Mid-term report: how are Big Tech giants handling the EU’s new digital rules?

Article by:Lee Wakefield


Last year, the Digital Services Act and Digital Markets Act were introduced by the European Union. The new digital rules are part of a new drive to put Big Tech companies under greater scrutiny and pressure them into protecting users.

The EU has initially had a small selection of Big Tech giants in its sights; Google owner Alphabet, retailer Amazon, iPhone maker Apple, TikTok owner ByteDance, Facebook owner Meta and computing giant Microsoft. These organisations dominate key mobile technologies and, according to the EU, have special responsibilities to keep in mind when it comes to market fairness and consumer safety.

All companies had until 7 March 2024 to comply with the new laws and demonstrate they had made necessary changes. If not, huge fines of up to 10% of their annual turnover could be set. 

So, how have these companies got on with their homework? If recent reports are to be believed, few have passed with flying colours.

End of term exams

Despite making self-confessed efforts to fall in line over the last few months, investigations have already been opened into some practices. Much of the scrutiny will fall on how consumers, who use these platforms in their billions, are affected. The focus will be whether companies are purposefully acting anti-competitive; for example, if they are actively stopping developers from redirecting customers towards external app stores.

Alphabet and Apple’s new measures may still not be fully compliant. The EU suspects that both companies are imposing various restrictions and limitations even now, which is why investigations are already underway.

Should Meta users be forced to pay if they don’t want their data shared? The EU isn’t sure, summoning another investigation to analyse the ethics of such a move. The same goes for the inability to uninstall Apple’s pre-loaded apps on its devices. That’s not all; the commission is also gathering information on Amazon giving favourable billing to its own products over competitors, something the Digital Markets Act is set up to eradicate.

Marking a pile of homework

We’re used to these processes taking years usually, but progress could be much quicker now. That’s because EU officials have been making positive noises about the crack down, launching investigations only two weeks after Big Tech companies filed their records. That’s pretty unheard of up to now.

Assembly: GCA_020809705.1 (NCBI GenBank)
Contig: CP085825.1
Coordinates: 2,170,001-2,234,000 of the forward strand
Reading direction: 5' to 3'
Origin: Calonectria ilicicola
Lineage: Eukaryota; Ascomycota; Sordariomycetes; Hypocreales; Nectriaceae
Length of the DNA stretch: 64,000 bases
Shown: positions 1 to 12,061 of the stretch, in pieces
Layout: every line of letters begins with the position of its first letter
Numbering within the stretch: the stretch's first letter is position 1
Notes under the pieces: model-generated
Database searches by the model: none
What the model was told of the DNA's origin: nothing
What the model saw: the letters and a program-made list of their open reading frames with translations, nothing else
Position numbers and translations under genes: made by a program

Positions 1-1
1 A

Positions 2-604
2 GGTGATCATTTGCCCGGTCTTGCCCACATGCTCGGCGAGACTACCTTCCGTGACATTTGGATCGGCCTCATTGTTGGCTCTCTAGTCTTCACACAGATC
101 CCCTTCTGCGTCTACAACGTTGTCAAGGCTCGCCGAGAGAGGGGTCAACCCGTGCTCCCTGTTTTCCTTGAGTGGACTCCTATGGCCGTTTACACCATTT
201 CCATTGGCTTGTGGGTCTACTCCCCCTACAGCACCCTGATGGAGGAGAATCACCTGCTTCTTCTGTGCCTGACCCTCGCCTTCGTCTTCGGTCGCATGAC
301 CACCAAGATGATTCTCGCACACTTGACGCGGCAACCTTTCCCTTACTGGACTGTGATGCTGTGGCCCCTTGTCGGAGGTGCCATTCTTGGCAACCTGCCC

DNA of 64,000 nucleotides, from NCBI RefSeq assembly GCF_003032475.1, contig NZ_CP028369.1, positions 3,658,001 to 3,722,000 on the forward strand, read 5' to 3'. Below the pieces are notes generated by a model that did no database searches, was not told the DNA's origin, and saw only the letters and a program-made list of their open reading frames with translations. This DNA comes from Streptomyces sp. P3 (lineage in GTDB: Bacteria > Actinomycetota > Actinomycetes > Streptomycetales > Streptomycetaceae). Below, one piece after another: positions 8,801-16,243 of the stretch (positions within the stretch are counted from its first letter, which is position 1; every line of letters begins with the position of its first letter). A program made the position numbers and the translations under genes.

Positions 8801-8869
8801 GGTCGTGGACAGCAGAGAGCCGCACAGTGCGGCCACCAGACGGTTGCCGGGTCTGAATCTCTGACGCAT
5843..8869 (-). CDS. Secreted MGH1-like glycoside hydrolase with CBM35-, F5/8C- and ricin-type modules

Still, the timeline is murky, with some predicting fines could be dished out by the end of the year if the pace of progress continues at the rate it has.

On the EU’s rapid response, Thierry Breton, European Commissioner for Internal Market, said: “We’re talking about the protection of our citizens, we can’t just sit around and wait.” While it’s positive to hear, some cynical observers will note that there’s an upcoming EU election in June. Let’s hope this isn’t the case; it would be a shame to see positive groundwork fall by the wayside in the latter half of 2024.

Next term

As with the introduction of the Digital Services Act and Digital Markets Act, consumers are in uncharted territory. The day to day impact should be minimal, but we can expect bullish statements from Big Tech leaders once the dust settles on these new developments. The jury is out, however, on whether bosses will be receptive.

Vote winner or not for EU candidates, an attempt to whip these Big Tech companies into shape is long overdue. But there is no quick fix, despite what the EU may have us believe. We should expect it to take time; after all, these firms have marked their own homework for years. We can only hope that the EU’s pressure tactics are a sign of its commitment to enrol Big Tech bosses into further education and beyond.


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